About four years ago, I wrote a column praising President Bush for appointing Latinos to the Cabinet as he began his second term. The most obvious example was Bush’s decision to nominate Alberto Gonzales as attorney general, which many liberals would insist was a big mistake.
I disagree. But that’s an argument for another time.
This much can’t be argued: Gonzales represented a major breakthrough. You see, all Cabinet posts are not created equal and, before Bush broke the barrier, no Latino had ever been nominated for one of the top four jobs — defense, state, treasury, or attorney general.
A whole succession of presidents — including Democrats such as Jimmy Carter and Bill Clinton — who had munched nachos and posed with mariachis on the campaign trail, and enjoyed substantial support from Latinos, had somehow missed the opportunity to seat a Latino at the grown-ups’ table. Imagine that.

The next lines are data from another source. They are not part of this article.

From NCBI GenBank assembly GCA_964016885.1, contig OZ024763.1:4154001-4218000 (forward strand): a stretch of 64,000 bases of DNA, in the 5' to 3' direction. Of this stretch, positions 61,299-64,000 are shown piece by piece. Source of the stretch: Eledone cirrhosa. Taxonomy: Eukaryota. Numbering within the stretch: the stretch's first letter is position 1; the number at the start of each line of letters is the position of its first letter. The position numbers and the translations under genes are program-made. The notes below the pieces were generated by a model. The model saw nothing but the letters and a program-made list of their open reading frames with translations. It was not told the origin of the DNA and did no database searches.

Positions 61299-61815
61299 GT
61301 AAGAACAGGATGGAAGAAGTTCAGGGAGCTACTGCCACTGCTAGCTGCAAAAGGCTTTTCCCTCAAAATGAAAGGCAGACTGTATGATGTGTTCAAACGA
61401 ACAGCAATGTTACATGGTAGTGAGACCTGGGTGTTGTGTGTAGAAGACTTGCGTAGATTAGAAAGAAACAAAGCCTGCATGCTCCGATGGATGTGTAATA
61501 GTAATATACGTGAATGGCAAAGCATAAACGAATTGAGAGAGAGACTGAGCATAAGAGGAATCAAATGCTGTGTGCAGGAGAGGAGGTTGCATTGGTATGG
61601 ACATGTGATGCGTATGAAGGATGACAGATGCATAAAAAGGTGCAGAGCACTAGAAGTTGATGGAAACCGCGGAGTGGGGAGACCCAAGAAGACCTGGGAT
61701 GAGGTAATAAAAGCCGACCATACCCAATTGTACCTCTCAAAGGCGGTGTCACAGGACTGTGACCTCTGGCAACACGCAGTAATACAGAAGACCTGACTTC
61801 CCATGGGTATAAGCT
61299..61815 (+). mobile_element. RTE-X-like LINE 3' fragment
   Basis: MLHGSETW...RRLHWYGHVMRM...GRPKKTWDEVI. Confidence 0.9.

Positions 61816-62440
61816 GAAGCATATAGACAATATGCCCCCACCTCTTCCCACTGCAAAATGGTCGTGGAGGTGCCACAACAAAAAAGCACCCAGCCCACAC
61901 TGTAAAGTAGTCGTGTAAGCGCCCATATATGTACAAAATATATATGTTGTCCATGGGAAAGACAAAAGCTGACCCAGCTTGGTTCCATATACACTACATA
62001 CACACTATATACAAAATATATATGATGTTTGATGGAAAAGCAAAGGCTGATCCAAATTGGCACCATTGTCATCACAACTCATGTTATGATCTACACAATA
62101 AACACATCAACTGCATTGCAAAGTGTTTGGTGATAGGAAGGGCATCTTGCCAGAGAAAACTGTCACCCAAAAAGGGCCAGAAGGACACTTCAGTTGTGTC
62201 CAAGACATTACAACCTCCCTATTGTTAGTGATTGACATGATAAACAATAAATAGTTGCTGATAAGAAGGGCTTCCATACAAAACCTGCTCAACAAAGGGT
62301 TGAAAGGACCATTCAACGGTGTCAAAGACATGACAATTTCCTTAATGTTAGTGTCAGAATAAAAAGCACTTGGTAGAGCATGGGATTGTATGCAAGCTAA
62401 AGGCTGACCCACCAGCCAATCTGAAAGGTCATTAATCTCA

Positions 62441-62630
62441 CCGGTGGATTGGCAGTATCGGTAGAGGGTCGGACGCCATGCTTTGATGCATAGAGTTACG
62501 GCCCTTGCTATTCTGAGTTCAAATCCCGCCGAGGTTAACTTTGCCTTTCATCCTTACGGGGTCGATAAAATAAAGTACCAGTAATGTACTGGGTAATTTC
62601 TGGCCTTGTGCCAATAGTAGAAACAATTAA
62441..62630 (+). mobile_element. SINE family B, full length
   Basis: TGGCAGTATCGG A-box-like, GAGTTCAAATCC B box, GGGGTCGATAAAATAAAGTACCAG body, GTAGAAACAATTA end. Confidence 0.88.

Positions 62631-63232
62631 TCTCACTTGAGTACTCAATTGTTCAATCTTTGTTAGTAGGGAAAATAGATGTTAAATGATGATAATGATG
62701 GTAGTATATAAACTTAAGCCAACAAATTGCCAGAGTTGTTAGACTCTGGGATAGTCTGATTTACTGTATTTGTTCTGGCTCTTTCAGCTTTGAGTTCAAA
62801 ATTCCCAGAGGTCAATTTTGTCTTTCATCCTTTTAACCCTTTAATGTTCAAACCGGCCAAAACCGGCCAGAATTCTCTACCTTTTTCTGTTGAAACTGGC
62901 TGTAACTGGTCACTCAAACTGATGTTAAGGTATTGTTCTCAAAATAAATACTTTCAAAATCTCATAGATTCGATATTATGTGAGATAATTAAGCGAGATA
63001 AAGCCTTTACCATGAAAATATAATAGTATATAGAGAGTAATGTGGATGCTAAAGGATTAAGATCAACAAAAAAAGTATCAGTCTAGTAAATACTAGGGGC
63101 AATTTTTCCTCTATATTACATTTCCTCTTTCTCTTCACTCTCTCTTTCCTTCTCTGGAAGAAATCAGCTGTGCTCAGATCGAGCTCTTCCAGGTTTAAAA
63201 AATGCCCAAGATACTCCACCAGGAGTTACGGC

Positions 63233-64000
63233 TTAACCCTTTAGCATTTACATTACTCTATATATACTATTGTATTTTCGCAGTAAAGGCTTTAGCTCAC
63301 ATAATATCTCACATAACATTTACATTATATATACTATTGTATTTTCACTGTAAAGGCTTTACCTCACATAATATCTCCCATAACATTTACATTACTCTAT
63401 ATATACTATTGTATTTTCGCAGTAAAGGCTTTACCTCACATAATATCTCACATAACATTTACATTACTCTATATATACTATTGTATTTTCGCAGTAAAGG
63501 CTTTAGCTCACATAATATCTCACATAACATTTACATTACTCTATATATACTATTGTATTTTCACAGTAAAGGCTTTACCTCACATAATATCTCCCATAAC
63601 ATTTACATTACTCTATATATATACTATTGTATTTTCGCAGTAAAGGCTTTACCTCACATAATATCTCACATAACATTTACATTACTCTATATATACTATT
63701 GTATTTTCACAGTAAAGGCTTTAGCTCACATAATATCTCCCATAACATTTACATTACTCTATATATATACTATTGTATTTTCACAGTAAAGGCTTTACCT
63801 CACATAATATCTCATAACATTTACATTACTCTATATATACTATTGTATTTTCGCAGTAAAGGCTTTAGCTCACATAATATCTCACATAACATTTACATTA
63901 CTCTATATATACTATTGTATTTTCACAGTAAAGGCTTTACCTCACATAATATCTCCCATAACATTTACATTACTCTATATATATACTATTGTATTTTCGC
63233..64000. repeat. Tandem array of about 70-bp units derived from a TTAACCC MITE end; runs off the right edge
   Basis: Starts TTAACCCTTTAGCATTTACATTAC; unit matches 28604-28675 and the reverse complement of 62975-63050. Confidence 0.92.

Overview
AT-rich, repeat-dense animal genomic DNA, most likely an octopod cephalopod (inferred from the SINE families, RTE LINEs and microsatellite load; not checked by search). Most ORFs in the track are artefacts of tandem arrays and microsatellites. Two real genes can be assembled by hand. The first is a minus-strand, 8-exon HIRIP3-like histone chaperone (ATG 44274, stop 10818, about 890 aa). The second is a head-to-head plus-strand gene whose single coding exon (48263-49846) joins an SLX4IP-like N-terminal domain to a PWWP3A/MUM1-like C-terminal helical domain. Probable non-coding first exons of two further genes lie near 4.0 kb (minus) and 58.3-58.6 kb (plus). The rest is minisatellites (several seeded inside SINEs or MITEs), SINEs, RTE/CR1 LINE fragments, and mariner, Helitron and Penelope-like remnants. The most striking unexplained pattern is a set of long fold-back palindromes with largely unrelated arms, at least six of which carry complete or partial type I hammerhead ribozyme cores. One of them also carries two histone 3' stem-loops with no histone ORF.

In that column, I also mentioned Bush’s decision to nominate Cuban-born Carlos Gutierrez to be commerce secretary. I had a line that read something like: “Commerce secretary isn’t chopped liver.”
A liberal reader who was obviously intent on denying Bush credit for anything positive wrote back, “Sorry, but commerce secretary is chopped liver.”
I stand corrected.
By Ruben Navarrette Jr.
The San Diego Union-Tribune
New Mexico’s Governor Bill Richardson arrives to the University of the Americas in Cholula, Mexico, Thursday, Dec. 4, 2008. Richardson, who grew up in Mexico, visited Mexico one day after he was chosen as the next commerce secretary by President-elect Barack Obama, amid concerns in Mexico about whether Obama will try to renegotiate parts of the North American Free Trade Agreement (NAFTA).(AP Photo/Eduardo Verdugo)